Thus Eric Foner argues that Reconstruction, that period between 1865 and 1877 when the United States was trying to bring seceded states back into the union, white southerners into political society, and freed blacks into citizenship, was a contingent moment when the nation might have created a biracial society based on equal rights and citizenship. We failed, but the promises of reconstruction resonated down the years and shaped both the turn of the century movement towards legalized segregation and the long-continued black movement against legal and social repression.

Path Dependency is another simple idea. Once we start doing one activity or set of activities, it can be hard to change to doing another set. We use path dependency any time we pick one design element or one scheduling element and then work around it. So, once I made the contingent decision to keep the roses, I went onto a path that was dependent on landscaping around roses. For a less banal example, consider the British Navy's decision to switch from coal to oil at the start of the twentieth century. From then on they had less need for convenient coaling stations located all around the world, a need that had caused all the European naval powers to colonize or seize bits of land; they had a large need for continued secure access to oil fields and immediately maintained a much larger presence in Persia (now Iran). Once started down the oil path, their foreign policy needs, ship design requirements, staffing requirements and, operational philosophies all had to adjust to the new technology.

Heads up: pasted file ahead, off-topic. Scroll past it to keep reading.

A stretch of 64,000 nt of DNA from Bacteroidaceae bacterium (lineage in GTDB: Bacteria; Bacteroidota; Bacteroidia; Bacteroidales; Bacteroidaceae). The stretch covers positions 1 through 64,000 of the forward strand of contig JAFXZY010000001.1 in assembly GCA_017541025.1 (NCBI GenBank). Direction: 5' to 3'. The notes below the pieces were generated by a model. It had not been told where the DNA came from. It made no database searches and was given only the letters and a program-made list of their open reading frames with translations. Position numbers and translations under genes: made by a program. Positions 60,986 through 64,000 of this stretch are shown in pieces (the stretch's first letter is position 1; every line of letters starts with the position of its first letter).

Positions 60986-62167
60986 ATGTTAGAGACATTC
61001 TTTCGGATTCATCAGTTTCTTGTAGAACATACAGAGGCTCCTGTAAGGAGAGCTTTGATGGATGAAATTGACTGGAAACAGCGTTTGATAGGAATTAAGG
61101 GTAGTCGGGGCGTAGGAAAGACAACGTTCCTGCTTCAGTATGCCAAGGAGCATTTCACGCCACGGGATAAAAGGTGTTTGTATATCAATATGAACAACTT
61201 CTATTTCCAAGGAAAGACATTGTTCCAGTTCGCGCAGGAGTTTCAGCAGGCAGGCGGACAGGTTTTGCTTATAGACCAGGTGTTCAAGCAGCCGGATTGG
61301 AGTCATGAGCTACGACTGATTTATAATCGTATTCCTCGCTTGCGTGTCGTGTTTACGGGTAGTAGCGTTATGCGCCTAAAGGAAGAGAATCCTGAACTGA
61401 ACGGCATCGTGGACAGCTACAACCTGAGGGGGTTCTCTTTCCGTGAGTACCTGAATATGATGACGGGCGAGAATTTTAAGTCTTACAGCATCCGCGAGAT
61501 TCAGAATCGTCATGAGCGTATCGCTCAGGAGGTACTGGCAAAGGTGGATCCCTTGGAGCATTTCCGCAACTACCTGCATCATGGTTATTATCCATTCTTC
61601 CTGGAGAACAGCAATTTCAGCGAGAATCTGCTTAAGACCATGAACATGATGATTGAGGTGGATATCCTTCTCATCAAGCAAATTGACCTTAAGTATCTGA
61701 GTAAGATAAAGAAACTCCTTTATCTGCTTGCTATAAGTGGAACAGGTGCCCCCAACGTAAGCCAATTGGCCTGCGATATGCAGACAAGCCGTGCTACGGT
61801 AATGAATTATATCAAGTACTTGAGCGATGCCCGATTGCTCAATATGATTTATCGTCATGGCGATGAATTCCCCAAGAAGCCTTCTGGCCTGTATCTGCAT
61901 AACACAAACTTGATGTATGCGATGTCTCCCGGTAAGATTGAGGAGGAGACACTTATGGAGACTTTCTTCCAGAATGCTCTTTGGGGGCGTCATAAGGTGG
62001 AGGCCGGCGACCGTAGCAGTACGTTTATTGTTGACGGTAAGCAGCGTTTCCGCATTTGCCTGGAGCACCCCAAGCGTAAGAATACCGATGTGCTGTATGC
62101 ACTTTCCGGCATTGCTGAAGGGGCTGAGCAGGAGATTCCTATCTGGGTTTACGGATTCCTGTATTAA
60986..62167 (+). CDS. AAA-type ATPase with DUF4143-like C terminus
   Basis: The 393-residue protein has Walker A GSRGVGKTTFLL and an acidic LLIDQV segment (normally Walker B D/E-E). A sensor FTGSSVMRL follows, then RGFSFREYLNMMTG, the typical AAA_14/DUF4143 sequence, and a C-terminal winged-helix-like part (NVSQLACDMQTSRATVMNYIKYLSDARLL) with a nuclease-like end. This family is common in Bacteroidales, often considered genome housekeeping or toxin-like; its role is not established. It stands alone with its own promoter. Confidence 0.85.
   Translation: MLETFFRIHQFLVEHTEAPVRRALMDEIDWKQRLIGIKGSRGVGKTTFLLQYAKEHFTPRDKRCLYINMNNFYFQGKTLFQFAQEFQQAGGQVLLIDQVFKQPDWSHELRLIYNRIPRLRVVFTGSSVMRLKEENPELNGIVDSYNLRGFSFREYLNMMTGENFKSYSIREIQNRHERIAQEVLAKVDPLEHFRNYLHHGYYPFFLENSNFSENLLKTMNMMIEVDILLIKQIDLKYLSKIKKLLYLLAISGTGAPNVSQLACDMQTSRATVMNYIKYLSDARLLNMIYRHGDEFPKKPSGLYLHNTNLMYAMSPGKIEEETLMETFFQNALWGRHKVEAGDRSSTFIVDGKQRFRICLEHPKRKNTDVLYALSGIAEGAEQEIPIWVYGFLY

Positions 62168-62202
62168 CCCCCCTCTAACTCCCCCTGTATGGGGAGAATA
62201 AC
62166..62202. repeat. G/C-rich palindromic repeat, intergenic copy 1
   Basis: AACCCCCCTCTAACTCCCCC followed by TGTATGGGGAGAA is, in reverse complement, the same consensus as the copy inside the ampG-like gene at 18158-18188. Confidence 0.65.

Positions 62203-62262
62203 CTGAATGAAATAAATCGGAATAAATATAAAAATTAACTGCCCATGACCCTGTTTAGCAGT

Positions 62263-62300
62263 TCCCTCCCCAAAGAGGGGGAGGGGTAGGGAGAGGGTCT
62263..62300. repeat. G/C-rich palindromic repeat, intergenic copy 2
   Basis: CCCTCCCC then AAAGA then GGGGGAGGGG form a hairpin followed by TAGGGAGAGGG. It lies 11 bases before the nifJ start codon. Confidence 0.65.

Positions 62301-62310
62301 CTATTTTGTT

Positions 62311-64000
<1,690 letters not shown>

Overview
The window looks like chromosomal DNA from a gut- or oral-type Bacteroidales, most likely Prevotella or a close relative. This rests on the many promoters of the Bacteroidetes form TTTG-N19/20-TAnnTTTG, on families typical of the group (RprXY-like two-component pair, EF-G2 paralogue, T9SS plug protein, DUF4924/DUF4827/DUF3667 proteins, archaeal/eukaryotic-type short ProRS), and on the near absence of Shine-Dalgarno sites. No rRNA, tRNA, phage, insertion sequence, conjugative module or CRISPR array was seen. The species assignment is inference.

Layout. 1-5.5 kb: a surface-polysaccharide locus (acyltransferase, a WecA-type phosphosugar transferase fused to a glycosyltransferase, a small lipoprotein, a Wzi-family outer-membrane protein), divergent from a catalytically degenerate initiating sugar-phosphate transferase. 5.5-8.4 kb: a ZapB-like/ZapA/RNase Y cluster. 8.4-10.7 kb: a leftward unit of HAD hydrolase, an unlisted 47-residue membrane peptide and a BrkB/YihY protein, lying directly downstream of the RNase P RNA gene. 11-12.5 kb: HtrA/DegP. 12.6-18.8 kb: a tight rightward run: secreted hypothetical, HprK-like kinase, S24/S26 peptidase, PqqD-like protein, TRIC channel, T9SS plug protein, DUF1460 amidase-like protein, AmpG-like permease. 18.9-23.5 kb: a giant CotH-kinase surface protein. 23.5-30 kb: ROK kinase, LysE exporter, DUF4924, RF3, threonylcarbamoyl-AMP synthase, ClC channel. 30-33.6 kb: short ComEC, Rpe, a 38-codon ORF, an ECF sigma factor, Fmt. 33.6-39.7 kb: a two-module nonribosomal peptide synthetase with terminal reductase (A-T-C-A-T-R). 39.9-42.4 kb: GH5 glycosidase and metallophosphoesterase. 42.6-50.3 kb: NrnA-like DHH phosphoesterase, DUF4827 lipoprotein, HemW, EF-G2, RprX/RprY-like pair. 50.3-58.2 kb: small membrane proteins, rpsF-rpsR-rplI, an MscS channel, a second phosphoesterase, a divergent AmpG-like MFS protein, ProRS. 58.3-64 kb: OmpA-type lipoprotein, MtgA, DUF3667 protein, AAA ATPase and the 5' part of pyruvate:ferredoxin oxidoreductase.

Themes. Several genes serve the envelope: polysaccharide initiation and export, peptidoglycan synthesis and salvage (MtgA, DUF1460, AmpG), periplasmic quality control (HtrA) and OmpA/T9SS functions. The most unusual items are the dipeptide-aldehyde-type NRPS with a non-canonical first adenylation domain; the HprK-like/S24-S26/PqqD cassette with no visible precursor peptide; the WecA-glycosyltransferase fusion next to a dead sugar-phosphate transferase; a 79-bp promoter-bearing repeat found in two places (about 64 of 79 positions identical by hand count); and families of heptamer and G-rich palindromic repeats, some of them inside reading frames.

Contingent moments and path dependency combine to create Change over Time, the third of the big ideas. People change, institutions change, the physical world changes, the ways we understand the world change. Changes come from human decisions, often multiple human decisions, often in feedback loops where one person's contingent moment creates a path that shapes the choices available to another person. For convenience we sometimes refer to waves of similar decisions as movements, trends, or revolutions. The Industrial Revolution was the result of a few people coming up with technological innovations (remember that organizing a work force is itself a technology, just like a clever machine is a technology), innovations spurring innovations, the new systems and new machines altering other people's conception of time, labor, and self-worth. The whole process can be described on a macro level with big words like industrialization, proletarianization, and embourgeoisment. It can also be described on a micro level through case studies, individual narratives, or the glimpses into workers lives afforded by Parliamentary commissions.